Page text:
Breaking News- New snowfall is the incremental amount of snow that has fallen since the last observation of snow depth. The demarcation between fresh snow and old snow is a challenge. A snowboard (usually a sheet of plywood) can provide an artificial surface on top of existing snow. Snowboards are placed on old snow when there is a chance of fresh snow falling. After each observation of fresh snow, the table is cleaned and moved to a new location. The location of the panels and the location of the measurements are the biggest source of error when determining fresh snow.
snow depth- Snow depth is the actual snow depth on the ground at the time of measurement. Snow depth is usually measured daily and is determined to the nearest whole inch using a calibrated rod such as that used with the 8-inch non-registering rain gauge or a ruler or ruler. Snow should be measured at multiple locations and averaged to avoid errors caused by snowpack.
snow water equivalent- The water equivalent of snow is the water depth that would be obtained by melting the snow cover. The water equivalent of snow is continuously measured (weighed) by register gauges winterized with an antifreeze solution. For non-recording rain gauges, the snow collected by the standard rain gauge (without the funnel and tubes) is melted by adding a known amount of warm water. The total amount is then measured and the amount of warm water added is subtracted to obtain the observed water equivalent. Most snow water equivalent measurement errors are due to not selecting a representative site or to subtracting added water from the total catch.
soil temperature- Soil temperature measures the warmth or coldness of the soil. Soil temperature is very important for agriculture. Most seeds require a certain soil temperature to germinate. Ground temperatures are commonly measured at 2, 4, 8, 20, 40, 60, and 120 inches, with the 4 inch reading being the most commonly observed. Readings are generally observed and recorded daily. The maximum, minimum and current temperatures are generally recorded over 8 inches. At greater depths, where the temperature changes more slowly, only the current temperature is usually recorded. Different plant species have specific ranges of soil temperatures in which they will grow.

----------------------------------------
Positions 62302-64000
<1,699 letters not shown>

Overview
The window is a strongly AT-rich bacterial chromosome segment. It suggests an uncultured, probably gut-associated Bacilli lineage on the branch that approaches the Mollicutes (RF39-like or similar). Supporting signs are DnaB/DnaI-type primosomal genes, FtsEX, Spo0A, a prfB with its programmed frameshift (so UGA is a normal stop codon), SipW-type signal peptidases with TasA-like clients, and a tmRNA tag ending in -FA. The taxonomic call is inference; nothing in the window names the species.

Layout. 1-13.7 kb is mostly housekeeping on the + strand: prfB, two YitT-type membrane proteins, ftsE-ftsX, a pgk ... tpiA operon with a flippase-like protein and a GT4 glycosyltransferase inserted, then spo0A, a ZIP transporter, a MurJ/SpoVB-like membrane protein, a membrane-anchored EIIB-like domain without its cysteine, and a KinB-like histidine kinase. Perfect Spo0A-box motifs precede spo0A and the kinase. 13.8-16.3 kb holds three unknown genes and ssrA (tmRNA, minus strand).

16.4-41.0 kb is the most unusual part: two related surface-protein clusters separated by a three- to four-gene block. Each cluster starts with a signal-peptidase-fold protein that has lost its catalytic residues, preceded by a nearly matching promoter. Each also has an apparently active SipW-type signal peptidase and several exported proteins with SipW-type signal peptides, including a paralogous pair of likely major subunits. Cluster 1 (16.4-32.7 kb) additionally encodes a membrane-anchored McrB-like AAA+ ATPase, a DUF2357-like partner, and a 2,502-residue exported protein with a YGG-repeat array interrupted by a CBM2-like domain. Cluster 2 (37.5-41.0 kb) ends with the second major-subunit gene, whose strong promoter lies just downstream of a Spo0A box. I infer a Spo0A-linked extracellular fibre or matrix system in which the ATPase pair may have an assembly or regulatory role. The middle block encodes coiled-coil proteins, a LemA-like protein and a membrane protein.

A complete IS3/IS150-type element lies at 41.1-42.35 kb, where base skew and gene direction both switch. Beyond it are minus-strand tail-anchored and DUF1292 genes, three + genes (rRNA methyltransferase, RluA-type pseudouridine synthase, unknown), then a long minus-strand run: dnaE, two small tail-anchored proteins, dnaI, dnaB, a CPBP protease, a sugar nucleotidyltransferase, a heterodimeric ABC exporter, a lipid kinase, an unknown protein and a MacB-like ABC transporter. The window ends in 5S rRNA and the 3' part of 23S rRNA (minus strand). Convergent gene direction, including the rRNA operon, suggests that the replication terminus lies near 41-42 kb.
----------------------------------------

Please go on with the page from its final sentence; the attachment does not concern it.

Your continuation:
solar radiation, incoming- Incident solar radiation is the total electromagnetic radiation that the sun emits when it hits the earth. Much of the sun's radiation is absorbed by air molecules, reflected back into space, or refracted as it passes through the atmosphere. A pyrheliometer measures the direct solar radiation that penetrates the atmosphere unhindered. It consists of a closed radiation sensor element with a small opening through which direct sunlight enters. A pyranometer measures the combined incident direct solar radiation and diffuse radiation from the sky. It is mounted to see the whole sky. Both instruments can be connected to electronic recorders to record readings. Solar radiation sensors must be cleaned regularly and properly exposed to accurately measure solar radiation.
Wind- Wind is the movement of air relative to the earth's surface. Wind speed and direction, the two main elements, are generally measured using an anemometer and weathervane, respectively. Wind speed is usually measured in miles per hour; Direction is measured in degrees to the nearest ten (10 to 360), where 360 degrees is north, 90 degrees east, 180 degrees south, and 270 degrees west. Wind measurement accuracy is mainly affected by the height of the sensor and nearby objects.
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- Wind speed.
- distance from the sea.
- ocean currents.
- direction of prevailing winds.
- shape of the land (known as 'relief' or 'topography')
- distance from the equator.
- the El Niño phenomenon.
- Temperature, precipitation, pressure, wind, humidity, present weather, visibility, wind chill, and heat index.
- Wind rose for user specified season and years.
- Latitude. It depends on how close or how far it is to the equator, and it's based on the concentration of sunlight and the area that it affects.
- Ocean currents. ...
- Wind and air masses. ...
- Elevation. ...
- Relief. ...
- Nearness to water.
Although temp., pressure and humidity, all are important elements of weather and climate, the temp. is the basis of all these as all other elements directly or indirectly depend on it.
- Heat-trapping Greenhouse Gases And The Earth's Climate. ...
- Greenhouse Gases. ...
- Reflectivity or Absorption of the Sun's Energy. ...
- Changes in the Earth's Orbit and Rotation. ...
- Variations in Solar Activity. ...
- Changes in the Earth's Reflectivity. ...
- Volcanic Activity.
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The elements of weather and climate are-temperature, atmospheric pressure, wind, humidity and precipitation.